Mathematical Sciences Institute, Australian National University

Dr Stals has a strong background in the implementation of scalable algorithms on high performance computers. In the quest to simulate successively larger and more realistic models, it has become evident that such goals can not be fully achieved without addressing the design of scalable algorithms; and to realise scalable algorithms attention must be paid to both mathematical and computing ideas. Dr Stals has a unique set of skills that allow her to build on the interface between these two disciplines.

Dr Stals has implemented a parallel multigrid method program based on adaptive finite elements. The code developed as part of this research has formed the basis of projects designed to study applications such as: plasma ion implantation, flow through heterogeneous material (in combination with the DOUG code), radiation transport equations and thin plate splines. She has also studied cache aware multigrid methods and is currently looking at resilient iterative solvers.

In 2014, Dr Stals was awarded a College Commendation For Outstanding Contribution to Student Learning, and nominated for a university citation; and was awarded the status as a Senior Fellow of The Higher Education Academy in 2015.

Dr Linda Stals will be lecturing at AMSI Winter School 2017, delivering a course on “Large Scale Matrix Problems”.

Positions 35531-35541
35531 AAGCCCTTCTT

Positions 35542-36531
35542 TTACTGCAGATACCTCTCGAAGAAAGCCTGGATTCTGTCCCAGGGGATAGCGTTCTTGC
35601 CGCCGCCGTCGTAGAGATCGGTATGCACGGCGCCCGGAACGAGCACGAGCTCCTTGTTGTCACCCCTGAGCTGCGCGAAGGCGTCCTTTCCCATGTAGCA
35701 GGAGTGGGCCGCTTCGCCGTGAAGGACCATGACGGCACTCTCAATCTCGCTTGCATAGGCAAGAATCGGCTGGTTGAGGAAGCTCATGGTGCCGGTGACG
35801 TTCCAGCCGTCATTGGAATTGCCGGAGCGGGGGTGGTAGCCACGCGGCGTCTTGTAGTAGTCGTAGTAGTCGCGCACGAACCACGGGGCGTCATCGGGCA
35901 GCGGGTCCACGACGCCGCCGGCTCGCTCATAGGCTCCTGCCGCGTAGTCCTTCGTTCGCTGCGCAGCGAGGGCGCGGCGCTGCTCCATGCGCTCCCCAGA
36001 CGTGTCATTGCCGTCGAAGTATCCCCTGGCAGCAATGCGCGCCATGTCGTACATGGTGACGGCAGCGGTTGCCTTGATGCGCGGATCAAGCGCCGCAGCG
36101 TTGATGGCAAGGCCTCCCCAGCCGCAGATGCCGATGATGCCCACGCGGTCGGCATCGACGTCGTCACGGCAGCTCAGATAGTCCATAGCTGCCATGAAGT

Dr Linda Stals


1. Can you tell us about your work? What drives your interest in this field?I view my work as sitting on the interface between computing and mathematics. What interests me is how the two disciplines influence and interact with one another. We are taught in first year that Gaussian Elimination is the method for solving systems of equations. However, when implemented on a computer the method does not work well on larger problems, it is too slow and requires too much memory. Hence it was necessary to go back to the mathematics and view the solution techniques in different ways and develop new mathematical tools that are of more practical use.

2. What are the most interesting “big questions” or challenges facing researchers in your area?

There are a number. One that I am currently exploring is resilient algorithms. As the number of processors in a supercomputer increases, so does the probability that a fault will occur. Traditional check-pointing techniques may require too much energy and memory. An alternative approach is to develop fault recovery procedures with in the numerical algorithms.

3. What are some key industry applications of your work?

The area of scientific computing has been termed as ‘the third way to do science’. The traditional ways are theory and experimentation; the third way is computer simulation. It is relatively cheap and a lot safer to smash a car on a computer.

4. What do  you consider your biggest achievement to date? 

The implementation of a technique that has only been done by a handful of groups worldwide (and usually by teams of people), and which has been of practical use in several different projects.

5. Why did you become a mathematician/statistician? 

I studied mathematics because I am passionate about science and mathematics is the language of science. During my career, I have been fortunate to be able to work with people from many different areas such as geologists, astronomers, physics, and economists. This has given me the opportunity to get to know more about these disciplines from those who know their area.

6. Do you have any advice for future researchers?

Pick a topic that you are strongly interested in, because you will inevitably hit a brick wall and will need to be strongly motivated to get over it.